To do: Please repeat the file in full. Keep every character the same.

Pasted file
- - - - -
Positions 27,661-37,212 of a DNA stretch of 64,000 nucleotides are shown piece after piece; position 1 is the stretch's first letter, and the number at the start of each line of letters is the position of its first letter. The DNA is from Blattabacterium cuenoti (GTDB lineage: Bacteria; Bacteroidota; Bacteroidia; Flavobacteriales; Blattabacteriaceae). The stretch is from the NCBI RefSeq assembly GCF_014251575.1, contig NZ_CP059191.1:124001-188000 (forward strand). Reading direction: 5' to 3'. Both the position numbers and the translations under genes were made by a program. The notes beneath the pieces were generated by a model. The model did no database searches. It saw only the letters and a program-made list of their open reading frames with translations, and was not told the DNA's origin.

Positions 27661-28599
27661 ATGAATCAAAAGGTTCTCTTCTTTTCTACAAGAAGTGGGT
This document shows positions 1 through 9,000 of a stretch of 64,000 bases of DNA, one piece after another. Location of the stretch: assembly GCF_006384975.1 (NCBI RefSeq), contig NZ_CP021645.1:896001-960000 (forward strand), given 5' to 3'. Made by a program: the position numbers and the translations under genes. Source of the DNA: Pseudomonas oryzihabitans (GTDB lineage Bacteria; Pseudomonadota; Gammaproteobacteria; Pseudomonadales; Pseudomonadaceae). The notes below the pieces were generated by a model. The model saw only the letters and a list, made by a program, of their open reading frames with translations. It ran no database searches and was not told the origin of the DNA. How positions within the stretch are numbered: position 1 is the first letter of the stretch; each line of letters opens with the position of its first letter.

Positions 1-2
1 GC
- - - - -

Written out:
Positions 27,661-37,212 of a DNA stretch of 64,000 nucleotides are shown piece after piece; position 1 is the stretch's first letter, and the number at the start of each line of letters is the position of its first letter. The DNA is from Blattabacterium cuenoti (GTDB lineage: Bacteria; Bacteroidota; Bacteroidia; Flavobacteriales; Blattabacteriaceae). The stretch is from the NCBI RefSeq assembly GCF_014251575.1, contig NZ_CP059191.1:124001-188000 (forward strand). Reading direction: 5' to 3'. Both the position numbers and the translations under genes were made by a program. The notes beneath the pieces were generated by a model. The model did no database searches. It saw only the letters and a program-made list of their open reading frames with translations, and was not told the DNA's origin.

Positions 27661-28599
27661 ATGAATCAAAAGGTTCTCTTCTTTTCTACAAGAAGTGGGT
This document shows positions 1 through 9,000 of a stretch of 64,000 bases of DNA, one piece after another. Location of the stretch: assembly GCF_006384975.1 (NCBI RefSeq), contig NZ_CP021645.1:896001-960000 (forward strand), given 5' to 3'. Made by a program: the position numbers and the translations under genes. Source of the DNA: Pseudomonas oryzihabitans (GTDB lineage Bacteria; Pseudomonadota; Gammaproteobacteria; Pseudomonadales; Pseudomonadaceae). The notes below the pieces were generated by a model. The model saw only the letters and a list, made by a program, of their open reading frames with translations. It ran no database searches and was not told the origin of the DNA. How positions within the stretch are numbered: position 1 is the first letter of the stretch; each line of letters opens with the position of its first letter.

Positions 1-2
1 GC